The Aztec Herbal

Plants grow almost everywhere, many have therapeutic properties, and people of every culture treat their ailments with the herbal remedies they find around them. The peoples of the Americas are no exception, and when Europeans first arrived in Central America they found that the Aztec people were highly skilled practitioners of herbal medicine. The Spanish authorities established schools in their new territories, and in 1552 Martinus de la Cruz and Juannes Badiano (sometimes called Badianus, which is the Latin translation of his name) were Native American students at the Colegio de Santa Cruz in Tlaltilulco. Between them they compiled a list of traditional Aztec herbal remedies. De la Cruz was a Nahua physician and wrote down the remedies he used in the Nahuatl language and drew illustrations.

Badiano, an Aztec aristocrat, later translated the Nahua into Latin, with the title Libellus de medicinalibus indorum herbis (Little book of Indian medicinal herbs). The result, known as the Badianus Manuscript, is the earliest written American herbal. In the 17th century the manuscript was in the possession of Cardinal Francesco Barberini, so it is also known as the Codex Barberini. The work is now held in the Vatican Library. In 1939 William Gates translated it into English. The original Nahuatl version is lost.

De la Cruz arranged his descriptions according to parts of the body rather than the ingredients used in the remedies. He began with complaints affecting the head, proceeded to those affecting the respiratory and digestive systems, and ended with signs of approaching death.

There is also a work of 12 books known collectively as the Florentine Codex—because it is kept at the Biblioteca Medicea Laurenziana in Florence, Italy. The books are written in Nahuatl, and they were prepared between about 1540 and 1585 under the supervision of Bernardino de Sahagun (1499–1590), a Franciscan missionary who became fluent in the Nahuatl language. Sahagun taught in Tlaltelolco, and he began collecting information about the Aztec way of life and systems of belief. In 1558 the head of his order, Francisco de Toral (1502–71), asked him to write down what he had discovered, believing it would prove useful to those who were instructing and seeking to convert the local people. Accordingly, with the assistance of four of his former students from the Colegio de Santa Cruz who were trilingual in Nahuatl, Spanish, and Latin, Sahagun spent two years interviewing village elders and others and recording the interviews in the Nahuatl language. Between 1575 and 1577 Sahagun translated the Nahuatl text into Spanish and prepared a richly illustrated version with the Spanish and Nahuatl texts side by side. This work is entitled Historia general de las cosas de Nueva Espana (General history of the things of New Spain). Book 11 was devoted to plants, animals, and minerals, and the second chapter describes herbs and their medicinal uses. This is the second longest chapter (more space is given to snakes and other venomous animals), indicating the importance the Aztecs attached to herbal medicine and the extent of their knowledge. Not all of the plants had medicinal uses, but Sahagun's informants told him of 142 that did, and he recorded detailed descriptions of the plants, their habitat, and their therapeutic uses.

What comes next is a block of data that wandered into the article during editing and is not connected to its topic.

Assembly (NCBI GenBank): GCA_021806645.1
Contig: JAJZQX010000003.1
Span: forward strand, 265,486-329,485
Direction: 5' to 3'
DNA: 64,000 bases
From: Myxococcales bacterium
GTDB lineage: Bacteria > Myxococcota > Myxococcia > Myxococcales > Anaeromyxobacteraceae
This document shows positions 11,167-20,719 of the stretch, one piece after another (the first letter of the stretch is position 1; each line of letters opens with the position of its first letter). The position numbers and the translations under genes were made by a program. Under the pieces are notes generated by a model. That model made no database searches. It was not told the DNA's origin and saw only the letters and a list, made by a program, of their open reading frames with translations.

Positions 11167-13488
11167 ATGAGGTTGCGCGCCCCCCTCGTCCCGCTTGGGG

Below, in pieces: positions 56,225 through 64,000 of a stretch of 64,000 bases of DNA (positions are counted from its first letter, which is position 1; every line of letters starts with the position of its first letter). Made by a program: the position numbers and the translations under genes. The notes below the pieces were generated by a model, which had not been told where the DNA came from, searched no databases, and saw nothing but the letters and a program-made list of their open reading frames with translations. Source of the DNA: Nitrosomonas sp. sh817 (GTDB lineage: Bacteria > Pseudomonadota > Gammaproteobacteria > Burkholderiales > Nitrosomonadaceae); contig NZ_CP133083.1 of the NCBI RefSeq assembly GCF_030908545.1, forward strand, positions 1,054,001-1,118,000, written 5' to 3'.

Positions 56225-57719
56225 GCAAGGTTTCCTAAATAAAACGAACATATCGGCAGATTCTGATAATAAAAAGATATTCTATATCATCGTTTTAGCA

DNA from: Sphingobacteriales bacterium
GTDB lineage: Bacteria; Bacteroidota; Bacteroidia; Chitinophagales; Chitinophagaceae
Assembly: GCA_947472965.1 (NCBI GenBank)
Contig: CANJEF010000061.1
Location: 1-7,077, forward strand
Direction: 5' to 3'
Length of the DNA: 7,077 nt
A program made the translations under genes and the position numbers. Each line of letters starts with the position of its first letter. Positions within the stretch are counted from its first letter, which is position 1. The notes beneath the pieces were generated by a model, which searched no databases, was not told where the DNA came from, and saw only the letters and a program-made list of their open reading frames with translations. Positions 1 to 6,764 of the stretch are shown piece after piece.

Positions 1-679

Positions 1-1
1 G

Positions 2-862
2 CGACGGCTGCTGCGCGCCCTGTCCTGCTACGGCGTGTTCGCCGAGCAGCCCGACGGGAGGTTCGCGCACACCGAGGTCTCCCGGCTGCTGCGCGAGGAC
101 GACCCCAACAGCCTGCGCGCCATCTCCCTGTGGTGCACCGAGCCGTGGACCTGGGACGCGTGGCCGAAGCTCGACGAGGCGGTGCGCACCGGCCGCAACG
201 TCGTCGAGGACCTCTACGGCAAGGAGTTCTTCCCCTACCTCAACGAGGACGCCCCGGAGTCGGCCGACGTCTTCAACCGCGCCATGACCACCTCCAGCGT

The Badianus Manuscript records the methods and prescriptions of one physician, and the work survives only in its Latin translation. The Florentine Codex, based on interviews with a wide number of individuals by an educated Spaniard who was fluent in their language, is considered to be a more authentic account of Aztec medicine and horticulture, although it is not a pharmacopoeia or herbal.

Many of the herbal preparations that it describes used fragrant flowers, the Aztecs evidently believing that a perfumed bath was highly beneficial. They had remedies for a range of digestive disorders as well as treatments for gout, fatigue, and arrow wounds.

The Aztecs were keen gardeners. The Nahuatl language has several names for different types of garden and the emperor Montezuma shared the passion. He maintained separate gardens for flowers and medicinal herbs and would not permit fruit or vegetables to be grown in them, saying it was “unkingly” to grow plants for utility or profit in gardens intended for a higher purpose.